Theological seminaries are custodians of the finest in education and scholarship. No law school or medical school should be superior to Erskine Theological Seminary in terms of Content Management Systems and Learning Management Systems. Likewise, whether one has 200 students or 2,000 students, a faculty and staff of even the smallest school can provide education without limits.
I want to share information on one very important term that describes a very ancient pedagogical practice still in use in Great Britain, although the term is relatively new.
Multimodal Education: Multimodal education describes a mission-oriented and student-centric approach to teaching and learning that utilizes a plurality of strategies to achieve student learning outcomes (Milton, 2021).In Britain (in addition to online teaching and learning now introduced), every faculty member conducts multimodal education through (1) lectures; and (2) small group tutoring in the professor’s study. That may sound elementary, but that is one ancient and traditional expression of multimodal teaching. One could add to that the work of St. Paul, which was to add an epistle. Thus, one student would have received individual mentorship from Paul, lectures (preaching) in worship, and distance education via letters. He would have also had multiple sensory experiences of learning: auditory, visual, and tactile (on-the-job training).
MULTIMODAL EDUCATION means:
(1) Multiple ways of teaching due to multiple ways students learn (audio, visual, tactile learning [hands on], conceptual; e.g., in one course online, I like to incorporate multiple means of reaching students, ensuring that I will likely reach some on their learning styles. So, we use lecture, discussion, research and writing, small group discussion, tutoring (in small groups in the professor’s study, like the British faculty and students do after the lecture; this is the superior, classical way), and even gaming (I actually did this at UNC-Chapel Hill in studying for the Master of Public Administration for the Army, in which we gamed through issues related to decision-making in public policy and consequences).
Figure 1. Multimodal Education, Anthony G. Picciano, “Theories and Frameworks for Online Education: Seeking an Integrated Model,” (Open Sourced paper on ResearchGate.net:
(2) Multiple ways of delivering education because of environment and cultural factors (e.g., online, blended, residential, and even mobile learning, or m-learning):
“Mobile learning (m-learning) is education via the Internet or network using personal mobile devices, such as tablets and smartphones to obtain learning materials through mobile apps, social interactions and online educational hubs. It is flexible, allowing students access to education anywhere, anytime” (Norris et al., 2016).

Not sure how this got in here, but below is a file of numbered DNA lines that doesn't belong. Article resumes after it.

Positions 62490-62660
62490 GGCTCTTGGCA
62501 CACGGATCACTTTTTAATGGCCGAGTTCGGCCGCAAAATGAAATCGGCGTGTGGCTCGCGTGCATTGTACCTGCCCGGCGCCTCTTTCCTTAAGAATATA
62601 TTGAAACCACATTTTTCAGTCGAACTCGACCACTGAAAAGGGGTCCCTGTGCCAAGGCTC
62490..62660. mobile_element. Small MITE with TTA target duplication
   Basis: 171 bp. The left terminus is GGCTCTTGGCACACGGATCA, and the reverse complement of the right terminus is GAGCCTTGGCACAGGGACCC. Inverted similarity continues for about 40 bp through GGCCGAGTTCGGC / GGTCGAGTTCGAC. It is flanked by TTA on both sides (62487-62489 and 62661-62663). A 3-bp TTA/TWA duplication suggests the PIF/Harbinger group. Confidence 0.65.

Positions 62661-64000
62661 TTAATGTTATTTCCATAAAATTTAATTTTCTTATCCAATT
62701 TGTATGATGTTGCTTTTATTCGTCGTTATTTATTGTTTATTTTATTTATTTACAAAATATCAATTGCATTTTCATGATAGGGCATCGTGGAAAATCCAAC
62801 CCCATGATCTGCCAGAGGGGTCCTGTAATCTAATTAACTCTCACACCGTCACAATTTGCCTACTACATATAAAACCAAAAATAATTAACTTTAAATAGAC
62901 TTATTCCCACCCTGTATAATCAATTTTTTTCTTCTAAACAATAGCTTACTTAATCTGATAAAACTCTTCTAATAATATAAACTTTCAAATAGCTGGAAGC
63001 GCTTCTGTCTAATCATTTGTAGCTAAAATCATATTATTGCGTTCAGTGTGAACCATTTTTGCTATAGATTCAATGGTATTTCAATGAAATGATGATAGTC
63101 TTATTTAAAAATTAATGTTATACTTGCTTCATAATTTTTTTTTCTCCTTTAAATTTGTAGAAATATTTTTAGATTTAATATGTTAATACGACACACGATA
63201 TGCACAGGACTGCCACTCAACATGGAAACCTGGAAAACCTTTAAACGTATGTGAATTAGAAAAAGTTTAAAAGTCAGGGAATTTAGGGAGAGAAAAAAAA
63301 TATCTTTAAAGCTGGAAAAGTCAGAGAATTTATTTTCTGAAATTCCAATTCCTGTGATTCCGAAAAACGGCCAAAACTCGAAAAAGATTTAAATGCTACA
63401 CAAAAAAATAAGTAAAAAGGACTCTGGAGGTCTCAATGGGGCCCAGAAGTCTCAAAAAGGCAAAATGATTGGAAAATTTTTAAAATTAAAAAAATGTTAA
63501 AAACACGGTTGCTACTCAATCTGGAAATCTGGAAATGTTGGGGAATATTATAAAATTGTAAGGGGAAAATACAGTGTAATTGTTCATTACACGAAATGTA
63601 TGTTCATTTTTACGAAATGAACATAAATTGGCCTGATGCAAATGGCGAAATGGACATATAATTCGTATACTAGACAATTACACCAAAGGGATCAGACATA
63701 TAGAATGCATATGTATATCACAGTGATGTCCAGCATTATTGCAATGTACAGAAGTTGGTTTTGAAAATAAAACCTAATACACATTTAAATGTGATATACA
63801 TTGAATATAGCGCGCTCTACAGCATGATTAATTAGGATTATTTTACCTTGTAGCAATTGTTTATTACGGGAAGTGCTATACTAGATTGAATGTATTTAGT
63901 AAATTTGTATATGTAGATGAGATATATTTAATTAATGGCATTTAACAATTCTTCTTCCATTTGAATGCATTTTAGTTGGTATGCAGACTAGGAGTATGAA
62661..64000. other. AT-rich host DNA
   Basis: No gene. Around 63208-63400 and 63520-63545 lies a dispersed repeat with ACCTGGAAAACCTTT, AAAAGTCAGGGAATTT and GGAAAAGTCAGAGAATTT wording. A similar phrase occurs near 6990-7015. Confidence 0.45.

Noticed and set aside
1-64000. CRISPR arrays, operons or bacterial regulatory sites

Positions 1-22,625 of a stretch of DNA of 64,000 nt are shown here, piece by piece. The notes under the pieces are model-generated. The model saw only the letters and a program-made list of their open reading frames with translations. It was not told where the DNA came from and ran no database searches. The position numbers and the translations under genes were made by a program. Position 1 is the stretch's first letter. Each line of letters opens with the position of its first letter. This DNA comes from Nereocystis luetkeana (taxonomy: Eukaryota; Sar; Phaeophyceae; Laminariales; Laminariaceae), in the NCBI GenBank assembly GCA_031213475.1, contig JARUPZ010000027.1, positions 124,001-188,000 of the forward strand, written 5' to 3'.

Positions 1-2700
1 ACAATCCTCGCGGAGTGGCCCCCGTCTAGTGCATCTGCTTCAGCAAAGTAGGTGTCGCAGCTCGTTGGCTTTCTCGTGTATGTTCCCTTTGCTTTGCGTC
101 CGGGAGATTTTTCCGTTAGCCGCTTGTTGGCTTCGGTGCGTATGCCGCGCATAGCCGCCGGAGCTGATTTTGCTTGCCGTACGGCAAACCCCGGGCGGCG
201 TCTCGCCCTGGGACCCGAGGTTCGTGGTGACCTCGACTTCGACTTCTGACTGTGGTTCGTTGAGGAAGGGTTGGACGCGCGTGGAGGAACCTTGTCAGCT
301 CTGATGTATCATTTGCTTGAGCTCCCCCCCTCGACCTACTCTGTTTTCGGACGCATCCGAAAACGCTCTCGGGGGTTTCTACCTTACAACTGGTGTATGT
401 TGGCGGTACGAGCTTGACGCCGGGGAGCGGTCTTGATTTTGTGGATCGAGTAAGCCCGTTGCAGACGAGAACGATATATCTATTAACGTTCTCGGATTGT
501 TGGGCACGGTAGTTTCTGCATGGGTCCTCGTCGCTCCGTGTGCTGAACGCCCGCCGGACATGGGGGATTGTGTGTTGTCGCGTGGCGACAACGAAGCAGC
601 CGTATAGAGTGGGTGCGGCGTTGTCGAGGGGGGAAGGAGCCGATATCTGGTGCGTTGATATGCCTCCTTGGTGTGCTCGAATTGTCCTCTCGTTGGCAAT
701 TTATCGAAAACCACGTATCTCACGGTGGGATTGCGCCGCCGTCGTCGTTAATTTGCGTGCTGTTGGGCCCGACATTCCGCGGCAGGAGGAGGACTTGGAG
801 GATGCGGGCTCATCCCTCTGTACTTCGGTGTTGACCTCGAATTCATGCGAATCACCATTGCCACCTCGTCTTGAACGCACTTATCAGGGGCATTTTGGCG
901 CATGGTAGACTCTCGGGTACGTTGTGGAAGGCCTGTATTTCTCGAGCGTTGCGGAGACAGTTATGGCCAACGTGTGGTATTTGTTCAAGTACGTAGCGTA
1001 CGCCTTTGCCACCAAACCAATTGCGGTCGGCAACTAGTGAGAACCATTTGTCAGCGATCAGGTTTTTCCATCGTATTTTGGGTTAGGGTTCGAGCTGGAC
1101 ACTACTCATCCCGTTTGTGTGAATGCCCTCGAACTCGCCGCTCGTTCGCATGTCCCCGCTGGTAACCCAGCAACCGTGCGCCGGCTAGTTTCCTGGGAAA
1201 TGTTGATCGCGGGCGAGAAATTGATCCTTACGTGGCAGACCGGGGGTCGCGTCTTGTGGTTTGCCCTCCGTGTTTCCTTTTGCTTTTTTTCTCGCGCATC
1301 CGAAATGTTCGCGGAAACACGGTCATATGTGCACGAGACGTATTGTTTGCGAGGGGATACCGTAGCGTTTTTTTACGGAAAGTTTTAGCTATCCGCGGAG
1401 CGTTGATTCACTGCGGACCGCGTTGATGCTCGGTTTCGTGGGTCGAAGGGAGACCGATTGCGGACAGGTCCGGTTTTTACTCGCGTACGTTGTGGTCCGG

Mobile learning provides a way for educational institutions to deliver knowledge and educational content to students on any platform, anyplace and at the time of need. Students use mobile apps and tools to complete and upload assignments to teachers, download course instruction and work in online social groups to complete tasks.
The phrase mobile learning is most often used to describe the technology the mobile devices and apps used in the classroom, however it may also be used to describe the support of always-on learning with mobile technology” (Beal, 2021).
(3) Multiple ways of educating: Residential or online or hybrid for a semester, residential or online or hybrid in one or two-week intensive classes, modular (8 or 16 weeks), or professional education residential or online.
(4) Multiple ways of learning: SummaryMultimodal education is nothing new, although the term is new. However, there has been a revival in teaching and in theological education. We are remembering that people learn differently. We are recalling that the Lord Jesus used multiple means to proclaim the Kingdom of God. The Apostles, by adding epistles, were the most productive distance education faculty in history.
There is a common denominator in multimodal education. The common denominator is that the methods are student-centric, not faculty-centric, and require a high degree of independent research and self-motivation for learning. I would also add that it requires intentionality on behalf of the teacher and the institution. Nothing has changed in education at the end of the day, especially in pastoral education and training. The picture remains: one student, one teacher, gathered beneath a tree, teaching and learning the things of God and the practice of ministry.
Now, we realize that vision in multiple ways, maximizing the opportunities to prepare men and women to fulfill the Great Commission.